Part 1: Basic Grammar
grammar |grăm·er|: The system of rules that defines the structure of a language.
The liturgy of the church names God for who He is and for what He has done for us. It not only uses the language of the Scriptures, but it also faithfully confesses the faith of the Scriptures. Over the next few posts, I invite you to join me in looking at what the Bible and the Lutheran Confessions have to say about the subject of worship through the lens of language. Since God is triune—Father, Son, and Holy Spirit—and has made us His creatures as persons for relation, worship at its most simple level is the personal communication of truth through language. And because it is God’s truth and language, that is to say, His effective Word, it actually takes hold and accomplishes that for which He sends it (Is 55:11). Like all language, it too has grammar and syntax—rules to help provide order and meaning.
Some churches pretend they are anti-liturgical, but this is not true. Whatever a church does in a Sunday worship service is their liturgy.
While all churches use some form of liturgy or pattern of worship, the Lutheran Church approaches it from a vantage that is quite distinct from other traditions. As we move through the liturgy we will also reflect on the God that serves us through the liturgy. What I hope to demonstrate is that how a church comprehends and conducts its worship is a reflection of what it actually believes, teaches and confesses (Lex orandi, lex credendi).
The Parts of Liturgical Speech
Look up the term “worship” in any dictionary and you will find it equates worship with religious reverence, adoration, or homage paid to a divine being. The trouble with this common definition is that it places the primary emphasis on what we do as worshippers. While it is certainly true that God is worthy of worship and adoration, we’ll see that our actions are secondary, as everything in the liturgy comes from God and acknowledges Him as the good gift giver. Like a basic sentence, the liturgy has structure (parts of speech). It has a subject, verb, and direct object.
The Subject of the Service: God the Father, Son, and Holy Spirit
In an active sentence, the subject is the person or thing that performs the action of the verb. In the liturgy, God is the subject doing the primary actions. For this reason, the Lutheran church uses the German term, Gottesdienst, which means, “God’s service” or the “Divine Service” for her liturgy. The Divine Service begins with the invocation of God’s Holy name. We call upon not just any God, but acknowledge the One true God of Scripture: Father, Son, and Holy Spirit. As Norman Nagel states, “This trinitarian invocation reminds us of the Name into which we were baptized. We do not come before God on our own merits, but for Christ’s sake adopts us into his family. His is the initiative; the action is from him to us. If he had not given us his name we would still be making up our own gods” (Lutheran Worship: History and Practice, 262).
The Verb of the Service: Forgiveness of Sins
A verb is a word that expresses the action of the sentence. While the liturgy involves many actions and movements, the primary action is the forgiveness of sins. Note how the Apology of the Augsburg Confession explains this chief aspect of worship:
So the worship and divine service of the Gospel is to receive gifts from God. On the contrary, the worship of the Law is to offer and present our gifts to God. However, we can offer nothing to God unless we have first been reconciled and born again. This passage, too, brings the greatest comfort, as the chief worship of the Gospel is to desire to receive the forgiveness of sins, grace, and righteousness (Ap V, 130).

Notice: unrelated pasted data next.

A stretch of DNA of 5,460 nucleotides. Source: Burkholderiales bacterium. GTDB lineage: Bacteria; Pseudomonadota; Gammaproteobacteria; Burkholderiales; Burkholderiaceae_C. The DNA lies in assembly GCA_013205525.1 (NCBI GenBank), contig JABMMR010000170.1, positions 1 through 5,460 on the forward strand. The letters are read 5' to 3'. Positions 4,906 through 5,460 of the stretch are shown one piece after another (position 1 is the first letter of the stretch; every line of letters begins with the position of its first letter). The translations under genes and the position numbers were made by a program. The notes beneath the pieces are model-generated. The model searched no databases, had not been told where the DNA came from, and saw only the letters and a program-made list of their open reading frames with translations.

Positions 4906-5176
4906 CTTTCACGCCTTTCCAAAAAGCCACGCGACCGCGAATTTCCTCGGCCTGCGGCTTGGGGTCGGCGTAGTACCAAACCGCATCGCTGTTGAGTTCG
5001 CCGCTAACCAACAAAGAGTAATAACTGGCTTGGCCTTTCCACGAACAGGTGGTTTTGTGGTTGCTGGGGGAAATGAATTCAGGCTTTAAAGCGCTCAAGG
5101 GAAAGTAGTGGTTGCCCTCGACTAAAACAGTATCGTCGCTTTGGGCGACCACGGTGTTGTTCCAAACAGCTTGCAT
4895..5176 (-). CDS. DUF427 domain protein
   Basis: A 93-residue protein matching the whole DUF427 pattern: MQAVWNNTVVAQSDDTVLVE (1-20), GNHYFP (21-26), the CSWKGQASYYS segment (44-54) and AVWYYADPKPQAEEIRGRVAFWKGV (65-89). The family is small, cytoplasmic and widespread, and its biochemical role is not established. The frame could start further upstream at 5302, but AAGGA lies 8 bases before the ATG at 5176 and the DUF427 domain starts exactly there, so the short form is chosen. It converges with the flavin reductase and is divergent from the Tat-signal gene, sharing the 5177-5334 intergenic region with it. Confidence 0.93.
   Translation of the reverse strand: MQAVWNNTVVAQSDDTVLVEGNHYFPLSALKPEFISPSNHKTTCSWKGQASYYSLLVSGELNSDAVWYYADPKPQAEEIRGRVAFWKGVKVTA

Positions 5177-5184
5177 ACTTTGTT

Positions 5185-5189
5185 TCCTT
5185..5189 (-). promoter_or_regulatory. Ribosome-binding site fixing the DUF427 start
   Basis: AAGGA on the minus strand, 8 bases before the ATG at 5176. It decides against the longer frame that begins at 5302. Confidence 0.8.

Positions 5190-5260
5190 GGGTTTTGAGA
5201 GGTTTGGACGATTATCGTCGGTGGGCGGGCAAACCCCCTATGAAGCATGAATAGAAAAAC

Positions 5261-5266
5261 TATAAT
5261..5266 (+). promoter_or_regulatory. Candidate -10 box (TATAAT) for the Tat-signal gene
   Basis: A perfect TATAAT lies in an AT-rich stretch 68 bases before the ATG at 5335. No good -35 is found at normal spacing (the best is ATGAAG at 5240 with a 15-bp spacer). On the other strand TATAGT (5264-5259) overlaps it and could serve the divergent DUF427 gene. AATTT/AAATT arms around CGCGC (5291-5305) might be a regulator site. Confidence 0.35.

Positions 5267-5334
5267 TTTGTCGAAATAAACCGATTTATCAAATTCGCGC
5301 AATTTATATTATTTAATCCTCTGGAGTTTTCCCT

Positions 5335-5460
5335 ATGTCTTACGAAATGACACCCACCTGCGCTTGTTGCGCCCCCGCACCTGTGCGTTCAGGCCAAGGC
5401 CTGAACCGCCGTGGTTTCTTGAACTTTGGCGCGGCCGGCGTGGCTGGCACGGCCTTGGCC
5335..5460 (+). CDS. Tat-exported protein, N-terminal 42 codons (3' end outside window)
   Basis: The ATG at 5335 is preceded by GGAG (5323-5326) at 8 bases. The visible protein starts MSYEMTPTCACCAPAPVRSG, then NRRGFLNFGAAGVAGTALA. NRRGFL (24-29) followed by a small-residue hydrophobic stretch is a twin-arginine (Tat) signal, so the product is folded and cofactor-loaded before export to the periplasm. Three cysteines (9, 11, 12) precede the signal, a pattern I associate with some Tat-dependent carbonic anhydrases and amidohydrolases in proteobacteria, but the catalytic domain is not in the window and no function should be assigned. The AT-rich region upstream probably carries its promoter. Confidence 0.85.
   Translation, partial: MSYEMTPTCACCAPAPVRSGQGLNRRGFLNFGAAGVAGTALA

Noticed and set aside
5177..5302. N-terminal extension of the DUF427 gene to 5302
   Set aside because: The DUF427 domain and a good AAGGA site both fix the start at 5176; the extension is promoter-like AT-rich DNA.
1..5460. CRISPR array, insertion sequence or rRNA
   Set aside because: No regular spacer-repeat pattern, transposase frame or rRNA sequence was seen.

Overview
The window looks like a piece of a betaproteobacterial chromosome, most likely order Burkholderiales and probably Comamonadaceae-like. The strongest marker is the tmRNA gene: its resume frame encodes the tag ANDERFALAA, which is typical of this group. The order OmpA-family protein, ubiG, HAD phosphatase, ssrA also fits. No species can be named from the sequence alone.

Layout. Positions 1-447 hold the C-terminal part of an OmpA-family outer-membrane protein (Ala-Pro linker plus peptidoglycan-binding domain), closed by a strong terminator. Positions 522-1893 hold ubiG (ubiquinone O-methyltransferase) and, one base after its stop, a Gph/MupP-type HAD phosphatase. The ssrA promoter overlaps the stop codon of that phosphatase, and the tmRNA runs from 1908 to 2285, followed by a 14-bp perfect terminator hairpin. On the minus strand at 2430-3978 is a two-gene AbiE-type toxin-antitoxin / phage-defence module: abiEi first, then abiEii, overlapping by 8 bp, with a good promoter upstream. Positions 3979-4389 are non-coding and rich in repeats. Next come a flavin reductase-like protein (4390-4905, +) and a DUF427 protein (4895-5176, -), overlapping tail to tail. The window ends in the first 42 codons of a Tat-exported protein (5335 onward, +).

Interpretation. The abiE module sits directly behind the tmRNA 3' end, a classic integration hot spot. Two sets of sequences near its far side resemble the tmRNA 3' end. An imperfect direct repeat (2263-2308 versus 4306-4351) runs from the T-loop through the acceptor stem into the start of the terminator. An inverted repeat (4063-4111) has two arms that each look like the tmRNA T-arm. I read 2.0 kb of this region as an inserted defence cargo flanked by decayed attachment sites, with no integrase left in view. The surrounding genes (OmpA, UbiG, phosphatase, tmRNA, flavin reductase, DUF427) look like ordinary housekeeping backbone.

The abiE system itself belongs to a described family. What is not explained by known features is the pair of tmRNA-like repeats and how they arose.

God is so benevolent with his grace that he distributes it several times and in multiple ways throughout the service through our eyes, ears, and mouths via absolution, preaching, and the Lord’s Supper.
The Tenses of the Service: Past, Present, and Future
The tense of a verb indicates the time when the action expressed by the verb takes place: past, present, or future. The liturgy is unique in that while everything is taking place in the present, there is a constant reflection on the past (what God has done for us, especially on the cross), but also an eschatological anticipation of what is to come (future). We see this especially in Holy Communion:
Past (This do in remembrance of me)
Present (for the forgiveness of sins)
Future (we proclaim the Lord’s death until He comes again).
The Direct Object of the Service: Believers
A direct object receives the action of the verb in a sentence. In the liturgy, it is the baptized gathered in the name and presence of God who receive forgiveness by faith. Luther Reed captures this reality quite poetically:
Faith presupposes revelation. It is not mere aspiration, pious wish, or beautiful ideal. It rests upon something objective. Christianity is essentially a revealed religion. Faith is an adventure, but an adventure with a map in hand, compass in heart, and a voice to guide. God lives and loves and speaks first of all. Because he is, we are; because he first loved us, we love him; because he has spoken, we believe. (Lutheran Liturgy, 5)
Now on the surface, all of this, like a basic sentence, may seem rather simple and inconsequential. But when contrasted with the most common forms of worship that predominate the evangelical landscape, you may find in practice that Sunday actually becomes the most liberating day of the week as Jesus invites you into his gathered assembly to speak Words of comfort, feeds you with His very body and blood, restoring your spirit, strengthening your faith, and sending you out to your various vocations with a peace that truly does pass all understanding.
Stay tuned: Next post we will consider the dialogue of the liturgy.